A finely rendered Near Eastern cylinder seal with incised details, such as a seated figure along the side. The figures might represent performing a ceremonial or religious offering. The bottom also has engravings still present, but with details that are no longer distinguishable. The seal has been pierced longitudinally for suspension.
A seal comprises a design carved onto a hard material: although most often made of stone, there are also examples rendered in bone, ivory, faience, glass, metal, wood, and even sun-dried or baked clay. In the ancient world, seals guaranteed the authenticity of marked ownership – as such, they were instrumental in legal transactions, and in the protection of goods against theft. Seal amulets with stylised animals have been found throughout Mesopotamia in contexts dating to the late fourth millennium BC, although stamp seals and cylinder seals were the predominant types in the ancient Near East.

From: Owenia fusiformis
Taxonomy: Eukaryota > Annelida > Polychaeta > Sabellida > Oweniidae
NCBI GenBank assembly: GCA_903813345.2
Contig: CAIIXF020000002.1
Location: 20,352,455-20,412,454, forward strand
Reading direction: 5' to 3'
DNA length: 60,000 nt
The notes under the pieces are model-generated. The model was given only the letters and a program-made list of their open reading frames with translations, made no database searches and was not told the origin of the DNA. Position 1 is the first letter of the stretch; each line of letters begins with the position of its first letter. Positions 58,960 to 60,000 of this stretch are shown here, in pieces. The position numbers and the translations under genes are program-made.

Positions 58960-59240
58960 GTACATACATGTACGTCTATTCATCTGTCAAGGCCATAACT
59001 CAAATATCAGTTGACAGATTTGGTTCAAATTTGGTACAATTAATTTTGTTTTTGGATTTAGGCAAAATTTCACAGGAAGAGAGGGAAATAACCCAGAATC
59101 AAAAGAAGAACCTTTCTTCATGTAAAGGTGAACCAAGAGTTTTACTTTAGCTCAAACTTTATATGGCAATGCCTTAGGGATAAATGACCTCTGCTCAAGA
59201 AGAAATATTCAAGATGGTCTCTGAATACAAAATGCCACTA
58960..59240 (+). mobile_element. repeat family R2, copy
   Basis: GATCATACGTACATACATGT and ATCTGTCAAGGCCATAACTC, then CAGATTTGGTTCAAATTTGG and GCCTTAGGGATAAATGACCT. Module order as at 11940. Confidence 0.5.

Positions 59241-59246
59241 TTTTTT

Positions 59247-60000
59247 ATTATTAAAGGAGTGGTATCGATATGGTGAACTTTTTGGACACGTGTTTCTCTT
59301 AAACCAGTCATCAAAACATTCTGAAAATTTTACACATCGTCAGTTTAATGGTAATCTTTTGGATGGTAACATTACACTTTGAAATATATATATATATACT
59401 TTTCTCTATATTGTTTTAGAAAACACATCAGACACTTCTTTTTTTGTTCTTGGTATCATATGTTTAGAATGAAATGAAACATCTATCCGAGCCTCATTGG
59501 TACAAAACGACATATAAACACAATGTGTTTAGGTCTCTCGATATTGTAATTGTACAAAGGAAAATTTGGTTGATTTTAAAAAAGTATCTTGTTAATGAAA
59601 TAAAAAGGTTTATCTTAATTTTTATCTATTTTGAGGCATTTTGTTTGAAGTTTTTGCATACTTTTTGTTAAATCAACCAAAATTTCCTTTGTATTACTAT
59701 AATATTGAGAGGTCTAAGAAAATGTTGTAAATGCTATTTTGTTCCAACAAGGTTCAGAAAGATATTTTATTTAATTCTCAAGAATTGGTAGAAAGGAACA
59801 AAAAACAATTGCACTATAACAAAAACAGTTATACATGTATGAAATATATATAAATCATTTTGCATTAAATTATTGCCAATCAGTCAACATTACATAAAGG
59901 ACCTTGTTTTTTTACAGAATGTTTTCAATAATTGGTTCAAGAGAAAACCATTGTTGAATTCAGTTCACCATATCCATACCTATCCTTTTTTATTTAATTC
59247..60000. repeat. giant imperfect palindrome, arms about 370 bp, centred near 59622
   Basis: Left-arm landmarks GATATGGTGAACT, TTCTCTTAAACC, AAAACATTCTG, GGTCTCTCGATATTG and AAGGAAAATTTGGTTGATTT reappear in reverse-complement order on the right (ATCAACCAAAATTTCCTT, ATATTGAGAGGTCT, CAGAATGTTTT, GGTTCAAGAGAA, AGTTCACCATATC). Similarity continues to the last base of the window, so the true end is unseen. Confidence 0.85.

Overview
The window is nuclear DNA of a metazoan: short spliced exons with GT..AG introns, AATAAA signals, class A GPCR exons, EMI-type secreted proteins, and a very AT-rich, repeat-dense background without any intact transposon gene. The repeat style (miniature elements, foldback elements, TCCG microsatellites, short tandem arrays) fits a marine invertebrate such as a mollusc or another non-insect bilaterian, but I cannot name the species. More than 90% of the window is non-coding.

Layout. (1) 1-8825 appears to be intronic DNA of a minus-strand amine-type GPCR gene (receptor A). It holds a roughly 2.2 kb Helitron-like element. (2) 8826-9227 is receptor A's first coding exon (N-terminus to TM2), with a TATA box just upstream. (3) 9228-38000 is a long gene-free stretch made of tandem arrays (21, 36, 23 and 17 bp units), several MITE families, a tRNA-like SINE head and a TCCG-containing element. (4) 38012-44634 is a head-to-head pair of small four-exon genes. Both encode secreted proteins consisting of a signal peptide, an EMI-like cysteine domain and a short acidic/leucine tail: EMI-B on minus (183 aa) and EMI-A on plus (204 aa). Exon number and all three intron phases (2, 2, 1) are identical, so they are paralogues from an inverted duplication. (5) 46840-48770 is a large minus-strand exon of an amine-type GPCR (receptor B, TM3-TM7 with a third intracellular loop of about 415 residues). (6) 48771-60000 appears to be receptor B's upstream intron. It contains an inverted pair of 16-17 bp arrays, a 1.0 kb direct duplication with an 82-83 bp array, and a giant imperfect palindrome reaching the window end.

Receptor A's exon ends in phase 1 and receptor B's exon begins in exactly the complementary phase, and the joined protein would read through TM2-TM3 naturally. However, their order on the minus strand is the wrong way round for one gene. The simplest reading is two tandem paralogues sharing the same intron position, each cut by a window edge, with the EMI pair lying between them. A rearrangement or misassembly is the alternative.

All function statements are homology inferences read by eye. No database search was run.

Measurements: circa 2.4cm height
Provenance: From an important Mayfair collection, 1970-1999; thence by descent.
- Near Eastern
- Cylinder Stamp Seal
- Century/ Timeframe
- Circa 1st Millennium BC
- Good Condition, See Photo